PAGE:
Usually discussion about infant baptism revolves around whether the Bible teaches it or not. In this essay I want to move beyond this question to some of the ways infant baptism functions in the Christian life. What does it teach us? How can it be an encouragement to our faith? This is not meant to be a comprehensive list, but a place to start the conversation.

God Loves Us Before We Love Him. After watching an infant baptism, a dear Baptist sister said to me, “That was meaningless. That baby did not know what was going on.” But that is the whole point of infant baptism. When the baby was not making any moves toward God, God was moving toward him or her. The Scriptures teach that in our relationship with God, God makes the first move. “We love because he first loves us.” (1 John 4:19) “This is love: not that we loved God but that he loved us.” (1 John 4:10) Infant baptism images this divine first move. Before the baby knows God, before the baby cries out to God, God is reaching out to the baby. God is giving the baby his covenant promises of salvation. He is pursuing that child before the child makes any moves towards him. Infant baptism shows that our salvation is rooted first and foremost in the grace of God.

God Saves Us in Our Helplessness. Human Infants by their very nature are helpless. They are absolutely dependent on others to feed, shelter and care for them. Without the actions of others, they would perish. In the same way, the Scriptures teach we are absolutely helpless to save ourselves spiritually. We were dead in our trespasses and sins (Eph. 2:1). We were slaves to our sinful nature. God had to intervene and rescue us when we could not help ourselves. Infant baptism displays this saving work of God. When the baby (representing us in our sinful state) is absolutely helpless, God moves to the rescue. He is mighty to save in our deepest need. As we watch infant baptism, we are reminded our salvation is dependent on God’s grace, not our efforts. As we struggle with our sin in this life, we are given the greatest hope.

God’s Saving Grace Extends to Infants and Children. David confessed that he was conceived in sin. (Psalm 51) Sin is a part of our humanity from the womb. This explains how children can come under God’s judgement in Old Testament holy war. If children were not sinful and guilty of sin, then God’s judgment on them would be unjust. There is nothing in Scripture about children being innocent until they reach “the age of accountability.” Children do not automatically go to heaven because they are innocent. They need a saviour from the moment of conception. This is one reason Jesus came as a child in the womb of Mary. His saving grace was to cover humans in all stages of human development. Jesus testified to this when He took infants in his arms and blessed them. He comes to make his blessings flow far as the curse is found, even to infants and children. For those that perish in infancy or childhood, we are given hope of their salvation in God’s mercy that has been extended to children in Christ. Infant baptism is God’s public proclaimation that his saving grace includes children.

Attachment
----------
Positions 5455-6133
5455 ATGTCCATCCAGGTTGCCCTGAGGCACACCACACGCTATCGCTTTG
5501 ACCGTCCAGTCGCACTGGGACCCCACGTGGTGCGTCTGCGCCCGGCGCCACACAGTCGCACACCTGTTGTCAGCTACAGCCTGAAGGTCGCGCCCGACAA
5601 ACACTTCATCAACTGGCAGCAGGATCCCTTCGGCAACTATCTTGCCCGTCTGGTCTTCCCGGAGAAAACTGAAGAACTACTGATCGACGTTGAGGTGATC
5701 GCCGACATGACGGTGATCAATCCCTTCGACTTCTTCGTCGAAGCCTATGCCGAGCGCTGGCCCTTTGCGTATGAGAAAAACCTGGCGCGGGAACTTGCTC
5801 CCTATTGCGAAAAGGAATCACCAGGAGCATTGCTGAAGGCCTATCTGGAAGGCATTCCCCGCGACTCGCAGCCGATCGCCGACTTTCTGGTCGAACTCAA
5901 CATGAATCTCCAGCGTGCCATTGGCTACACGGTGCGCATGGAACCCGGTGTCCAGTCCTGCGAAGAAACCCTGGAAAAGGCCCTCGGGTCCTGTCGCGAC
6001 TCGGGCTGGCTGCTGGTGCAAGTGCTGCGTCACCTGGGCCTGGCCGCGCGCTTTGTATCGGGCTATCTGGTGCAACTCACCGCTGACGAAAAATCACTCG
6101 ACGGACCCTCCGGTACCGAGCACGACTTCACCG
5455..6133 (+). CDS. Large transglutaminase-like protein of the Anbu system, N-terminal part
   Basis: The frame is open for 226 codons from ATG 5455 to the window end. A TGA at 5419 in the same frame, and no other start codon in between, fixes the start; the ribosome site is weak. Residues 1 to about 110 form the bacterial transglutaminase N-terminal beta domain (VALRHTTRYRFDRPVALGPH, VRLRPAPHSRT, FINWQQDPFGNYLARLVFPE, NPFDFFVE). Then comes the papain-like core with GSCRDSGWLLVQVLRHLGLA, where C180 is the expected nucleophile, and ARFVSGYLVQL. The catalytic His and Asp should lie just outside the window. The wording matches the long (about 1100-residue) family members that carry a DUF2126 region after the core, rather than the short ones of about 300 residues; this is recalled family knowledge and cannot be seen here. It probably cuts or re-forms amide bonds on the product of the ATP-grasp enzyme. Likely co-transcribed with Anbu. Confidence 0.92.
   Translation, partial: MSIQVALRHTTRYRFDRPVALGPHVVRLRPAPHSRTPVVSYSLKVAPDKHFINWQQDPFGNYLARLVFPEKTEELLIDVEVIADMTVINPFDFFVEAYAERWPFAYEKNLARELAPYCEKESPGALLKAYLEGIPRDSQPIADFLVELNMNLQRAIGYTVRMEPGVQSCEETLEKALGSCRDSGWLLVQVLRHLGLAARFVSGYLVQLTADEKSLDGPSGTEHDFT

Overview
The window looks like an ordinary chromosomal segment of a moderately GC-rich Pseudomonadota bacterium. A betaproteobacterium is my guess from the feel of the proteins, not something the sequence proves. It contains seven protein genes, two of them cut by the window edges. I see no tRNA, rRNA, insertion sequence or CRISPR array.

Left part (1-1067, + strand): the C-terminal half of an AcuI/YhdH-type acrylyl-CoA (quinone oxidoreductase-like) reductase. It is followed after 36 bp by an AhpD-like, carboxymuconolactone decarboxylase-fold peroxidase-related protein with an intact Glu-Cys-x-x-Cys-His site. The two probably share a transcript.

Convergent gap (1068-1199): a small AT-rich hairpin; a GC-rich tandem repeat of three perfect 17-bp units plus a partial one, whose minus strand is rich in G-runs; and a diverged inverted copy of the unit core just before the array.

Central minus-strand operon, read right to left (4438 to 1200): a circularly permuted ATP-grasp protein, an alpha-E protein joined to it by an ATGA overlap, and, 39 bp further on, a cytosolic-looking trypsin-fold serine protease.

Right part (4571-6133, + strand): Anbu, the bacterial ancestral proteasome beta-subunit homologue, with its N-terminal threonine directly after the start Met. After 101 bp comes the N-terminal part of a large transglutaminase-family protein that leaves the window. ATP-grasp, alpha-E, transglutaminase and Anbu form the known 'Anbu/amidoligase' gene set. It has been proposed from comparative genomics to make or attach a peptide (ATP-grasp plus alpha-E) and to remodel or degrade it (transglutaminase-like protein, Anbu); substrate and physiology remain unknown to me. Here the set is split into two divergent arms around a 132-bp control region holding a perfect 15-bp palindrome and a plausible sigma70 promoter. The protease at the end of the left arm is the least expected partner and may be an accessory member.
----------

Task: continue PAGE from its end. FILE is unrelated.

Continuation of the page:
The Family As A Means of Grace, Not Judgment. God created human sexuality and told Adam and Eve to be fruitful and multiply. Human procreation was to be a blessing for humanity. But when Adam and Eve sinned, procreation became the means of spreading God’s curse and judgment as their guilt and sinful nature were communicated to their descendants. God’s plan of salvation involved the redeeming of individuals, of course, but he also wanted to reclaim other aspects of his broken creation. He was determined to redeem the family and procreation which he had once declared to be good. This is seen when God promised to send a savior into the world through a human family, the descendants of Abraham, the Jewish people. The growth and spread of the nation of Israel through procreation provided the platform through which God would give us the savior of the world. The family would not just spread the curse. By God’s grace it would bring forth the savior.

This is further seen in that God’s saving promises were given not just to Abraham but his descendants, and the outward sign of that salvation, circumcision, was given not just to Abraham but to his children. This was to remind parents that though their children were conceived in sin, God would use the family as a means of his saving grace. If this were not true, why should we bring children into the world at all? Why should we be the instruments of creating another human being for destruction? But infant baptism assures us that the family is part of God’s plan of salvation. It redeems the family and procreation from being mere slaves of wickedness and transforms them into means of grace. This blessing is not automatic. The children must respond to God’s gospel promises by exercising their own personal faith in Christ. But children of believers have the advantage of growing up in the context of the gospel with the two most influential people in their lives (their parents) dedicated to their salvation from the very beginning. Infant baptism installs the parents into this role of evangelist, testifying that through their gospel parenting, the family has become a means of grace.


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